Coyotes Vs. Red Wings Game 4: Adios, Arizona?

Now the wait begins to see what the fate of the Coyotes will be in the wake of their 6-3 loss in Game 4 of the NHL playoffs.

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Red Wings Fly To Series Sweep With 6-3 Win Over Coyotes, Now What?

First there was the head-shaking, shoulder-shrugging processing of a third period that got away from the Phoenix Coyotes. Then came the questions about the team's off-ice, limbo-ish situation regarding whether the NHL remains in Arizona or the sale to a would-be owner doesn't go through and the team is forced to move to Winnipeg. 

That part is up in the air for everyone, even though coach Dave Tippett all but labeled it a distraction. What is certain is that the Detroit Red Wings were far and away the better team on the ice for four games, and they won all of them. 

Wednesday's Game 4 was tied at 3 after two periods, and with one bit of misfortune, the floodgates of disaster opened up and overwhelmed the Coyotes.

Right winger Danny Cleary's shot from a right angle on the weak side with 6:19 left to play glanced off Phoenix goalkeeper Ilya Bryzgalov and into the net to give the Wings a lead they never relinquished. That was followed by a fluke of a goal by Todd Bertuzzi, who was in front of Bryzgalov and two defenders to poke the puck slowly over the goal line, and in a final moment of infamy, an empty net goal by Patrick Eaves with 35 seconds to play.

When the final horn sounded, the Coyotes' season was over. Most of the 17,314 remained in the stands at Arena and saluted the team with rousing and emotional chants of  "Let's Go Coyotes!"  Players raised their sticks in recognition as the chant lasted a good two minutes. 

"We thought we had a chance, capped off with, I don't know what the word would be, miserable year off-ice for this organization," defenseman Adrian Aucoin said. "I think the players did just about everything they could and we did unbelievable under the circumstances. Come the playoffs they're still driving it through our brains that we might be moving out of here, so it was tough. It's no excuse... but for these poor young guys who had to deal with it for the first years of their careers it's almost devastating, I guess."

Bryzgalov was disappointed in his effort. It certainly wasn't his best, as the goaltender just couldn't find a rhythm throughout the series. 

"Disappointed," he said, then described the decisive goal by Cleary. "The puck hit me in the side of the leg and it (went) into the net. Tried to catch it but it was too late. Obviously it was my mistake. The team deserved a better fate, a better result. I'm the reason why we lost (the game)."

Tippett said the Cleary goal was a microcosm of the way the series went for the Coyotes. 

"That's just not the way you like to see things finish," he said. "If you looked at it, there were some times when we played fairly even but there was a lot of times where you talk about getting puck luck, well, they (the Red Wings) earned the puck luck."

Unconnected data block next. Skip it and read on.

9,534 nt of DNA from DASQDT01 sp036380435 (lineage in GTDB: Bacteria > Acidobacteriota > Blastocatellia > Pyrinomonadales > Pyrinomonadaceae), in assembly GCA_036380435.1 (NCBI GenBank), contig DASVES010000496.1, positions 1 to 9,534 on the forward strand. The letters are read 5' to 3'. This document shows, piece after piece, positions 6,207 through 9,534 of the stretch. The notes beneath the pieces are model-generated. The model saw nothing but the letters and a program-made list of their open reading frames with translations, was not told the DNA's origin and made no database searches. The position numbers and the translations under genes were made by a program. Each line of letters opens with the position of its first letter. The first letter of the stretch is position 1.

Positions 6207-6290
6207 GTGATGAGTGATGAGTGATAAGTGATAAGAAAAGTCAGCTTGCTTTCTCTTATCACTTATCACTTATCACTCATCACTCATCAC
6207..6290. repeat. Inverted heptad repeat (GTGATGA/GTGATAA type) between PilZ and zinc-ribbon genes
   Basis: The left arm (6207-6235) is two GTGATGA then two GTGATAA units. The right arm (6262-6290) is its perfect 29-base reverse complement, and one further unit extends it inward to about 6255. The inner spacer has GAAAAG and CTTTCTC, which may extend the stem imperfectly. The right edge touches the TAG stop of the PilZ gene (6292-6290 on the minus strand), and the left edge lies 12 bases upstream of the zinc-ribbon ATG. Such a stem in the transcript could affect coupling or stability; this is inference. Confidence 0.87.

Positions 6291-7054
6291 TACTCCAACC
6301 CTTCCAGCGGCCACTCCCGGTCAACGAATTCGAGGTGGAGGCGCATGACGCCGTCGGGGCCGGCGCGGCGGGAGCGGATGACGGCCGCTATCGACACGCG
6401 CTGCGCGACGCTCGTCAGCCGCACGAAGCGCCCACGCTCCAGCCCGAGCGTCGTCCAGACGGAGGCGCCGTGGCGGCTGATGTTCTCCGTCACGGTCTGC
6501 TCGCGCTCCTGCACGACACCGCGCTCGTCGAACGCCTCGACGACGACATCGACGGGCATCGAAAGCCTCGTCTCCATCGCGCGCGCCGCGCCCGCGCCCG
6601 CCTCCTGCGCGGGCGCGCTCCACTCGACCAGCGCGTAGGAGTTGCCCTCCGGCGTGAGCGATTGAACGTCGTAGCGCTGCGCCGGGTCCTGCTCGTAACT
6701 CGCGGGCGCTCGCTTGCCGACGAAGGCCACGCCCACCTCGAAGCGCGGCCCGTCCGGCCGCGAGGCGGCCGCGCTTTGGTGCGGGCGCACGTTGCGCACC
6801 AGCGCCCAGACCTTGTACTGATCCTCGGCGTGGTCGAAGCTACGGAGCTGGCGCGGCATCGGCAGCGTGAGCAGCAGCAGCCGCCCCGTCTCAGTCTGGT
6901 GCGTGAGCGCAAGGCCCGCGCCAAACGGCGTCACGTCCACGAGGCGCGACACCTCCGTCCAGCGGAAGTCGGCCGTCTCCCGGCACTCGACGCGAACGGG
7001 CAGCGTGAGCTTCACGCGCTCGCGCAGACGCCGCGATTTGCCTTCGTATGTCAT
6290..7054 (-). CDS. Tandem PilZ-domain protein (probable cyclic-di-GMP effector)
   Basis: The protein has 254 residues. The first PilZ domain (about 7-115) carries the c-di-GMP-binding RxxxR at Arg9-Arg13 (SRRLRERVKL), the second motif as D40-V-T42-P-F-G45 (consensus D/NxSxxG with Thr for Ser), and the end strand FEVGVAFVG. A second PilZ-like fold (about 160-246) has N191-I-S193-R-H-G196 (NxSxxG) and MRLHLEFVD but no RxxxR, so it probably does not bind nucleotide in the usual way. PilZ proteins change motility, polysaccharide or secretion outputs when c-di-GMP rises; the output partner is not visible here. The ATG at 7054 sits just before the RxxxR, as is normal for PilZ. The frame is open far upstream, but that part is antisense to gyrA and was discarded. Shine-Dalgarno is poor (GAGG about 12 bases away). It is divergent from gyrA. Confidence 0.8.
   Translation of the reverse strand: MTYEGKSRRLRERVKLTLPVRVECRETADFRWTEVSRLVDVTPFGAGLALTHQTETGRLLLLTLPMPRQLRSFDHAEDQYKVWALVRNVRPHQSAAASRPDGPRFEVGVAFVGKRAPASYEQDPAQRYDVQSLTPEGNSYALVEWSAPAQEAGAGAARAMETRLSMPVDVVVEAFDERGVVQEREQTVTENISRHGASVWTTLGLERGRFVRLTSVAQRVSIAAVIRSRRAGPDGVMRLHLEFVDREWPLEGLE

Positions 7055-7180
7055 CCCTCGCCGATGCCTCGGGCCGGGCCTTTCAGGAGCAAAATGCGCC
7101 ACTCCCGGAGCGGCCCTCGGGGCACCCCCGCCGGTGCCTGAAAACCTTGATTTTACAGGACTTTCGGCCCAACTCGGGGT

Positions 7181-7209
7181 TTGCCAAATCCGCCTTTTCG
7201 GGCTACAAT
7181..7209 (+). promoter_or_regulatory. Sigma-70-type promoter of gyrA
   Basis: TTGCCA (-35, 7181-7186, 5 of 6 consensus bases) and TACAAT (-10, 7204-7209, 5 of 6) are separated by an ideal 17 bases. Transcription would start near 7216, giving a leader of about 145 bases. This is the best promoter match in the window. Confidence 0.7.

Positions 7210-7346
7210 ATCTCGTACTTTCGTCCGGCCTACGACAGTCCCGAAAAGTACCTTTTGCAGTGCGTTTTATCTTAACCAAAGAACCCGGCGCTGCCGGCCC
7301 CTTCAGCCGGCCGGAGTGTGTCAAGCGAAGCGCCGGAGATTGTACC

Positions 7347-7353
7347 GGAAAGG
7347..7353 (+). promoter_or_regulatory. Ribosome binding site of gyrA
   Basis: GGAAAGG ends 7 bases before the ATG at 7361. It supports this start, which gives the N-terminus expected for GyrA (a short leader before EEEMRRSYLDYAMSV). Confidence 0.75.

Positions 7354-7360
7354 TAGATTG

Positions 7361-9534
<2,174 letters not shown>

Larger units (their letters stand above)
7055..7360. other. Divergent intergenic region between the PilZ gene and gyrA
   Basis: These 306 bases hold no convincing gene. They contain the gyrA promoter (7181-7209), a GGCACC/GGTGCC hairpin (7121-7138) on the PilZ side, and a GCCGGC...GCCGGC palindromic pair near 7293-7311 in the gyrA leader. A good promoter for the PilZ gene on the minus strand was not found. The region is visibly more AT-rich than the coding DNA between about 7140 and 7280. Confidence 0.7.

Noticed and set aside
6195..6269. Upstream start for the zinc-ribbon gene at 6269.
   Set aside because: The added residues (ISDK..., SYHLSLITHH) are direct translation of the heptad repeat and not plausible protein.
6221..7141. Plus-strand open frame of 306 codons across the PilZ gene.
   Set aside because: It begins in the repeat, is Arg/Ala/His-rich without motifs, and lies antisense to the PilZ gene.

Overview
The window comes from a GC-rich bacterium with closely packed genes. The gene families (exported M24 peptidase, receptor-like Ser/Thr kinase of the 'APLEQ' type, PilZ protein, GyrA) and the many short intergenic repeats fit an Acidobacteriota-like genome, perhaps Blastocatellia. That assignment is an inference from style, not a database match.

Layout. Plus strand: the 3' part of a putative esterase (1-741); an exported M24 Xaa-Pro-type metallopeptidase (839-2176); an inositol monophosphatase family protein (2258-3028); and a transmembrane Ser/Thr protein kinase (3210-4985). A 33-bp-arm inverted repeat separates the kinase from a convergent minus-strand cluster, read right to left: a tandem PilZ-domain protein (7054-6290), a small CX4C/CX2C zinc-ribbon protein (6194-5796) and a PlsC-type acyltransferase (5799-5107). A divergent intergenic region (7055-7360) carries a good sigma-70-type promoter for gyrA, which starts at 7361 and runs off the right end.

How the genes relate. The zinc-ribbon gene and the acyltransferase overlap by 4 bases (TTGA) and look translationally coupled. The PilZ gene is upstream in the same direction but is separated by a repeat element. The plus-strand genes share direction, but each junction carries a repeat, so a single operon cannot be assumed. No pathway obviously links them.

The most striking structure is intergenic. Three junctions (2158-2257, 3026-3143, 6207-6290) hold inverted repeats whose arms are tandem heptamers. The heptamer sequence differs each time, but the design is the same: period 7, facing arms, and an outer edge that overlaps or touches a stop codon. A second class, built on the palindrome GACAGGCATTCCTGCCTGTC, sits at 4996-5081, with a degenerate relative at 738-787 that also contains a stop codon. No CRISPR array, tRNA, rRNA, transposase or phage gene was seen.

The Coyotes led 2-1 and 3-2 during the game, hoping to extend their season. Taylor Pyatt, Shane Doan and Martin Hanzal had goals for Phoenix. Eaves finished with two for the Red Wings. Doan scored his third goal of the series. 

As for whether Game 4 was the last game for the Coyotes in the Valley, Tippett said all of "that stuff" would be taken care of. 

"Our guys did a very good job of managing it, keeping it outside the rink. That being said, there needs to be a solution to the situation. It is a competitive disadvantage... My focus is on how do we get better and how can we have the best chance to succeed on the ice, and the way to do that is stable ownership. I don't think you can win in this league without it.

"There needs to be a solution to it, to the situation here, and I think everybody recognizes that from the league to our management to our coaches to our players, so hopefully that distraction won't be there anymore."

Defenseman Keith Yandle said he's trying not to worry about it. Doan, who spent his rookie NHL season with the Winnipeg Jets before they moved to Phoenix and became the Coyotes, said he wishes he could enjoy the end of the year and look back on it fondly, but "now I have to worry about everything else, and that's a frustrating feeling."

Doan feels embarrassed that the Coyotes were beaten in four straight games. But he said he does plan to come back to the Coyotes, wherever they are.


Coyotes Vs. Red Wings Game 4: High Drama Heading Into Final Period

The game is tied at 3, and the third period looms in what could ultimately be the last 20 minutes of the NHL in Phoenix for who knows how long.

The Red Wings will have 17 seconds left on a power play after a high-sticking penalty against the CoyotesKyle Turris. The second period was full of knot-in-stomach moments, as both teams had their chances to take a lead into the intermission.

Can’t stress enough how hard both teams are playing. The Coyotes definitely showed up with that sense of urgency even if they’ve given up three goals. The Red Wings aren’t rolling over. They clearly want to sweep the series and move on.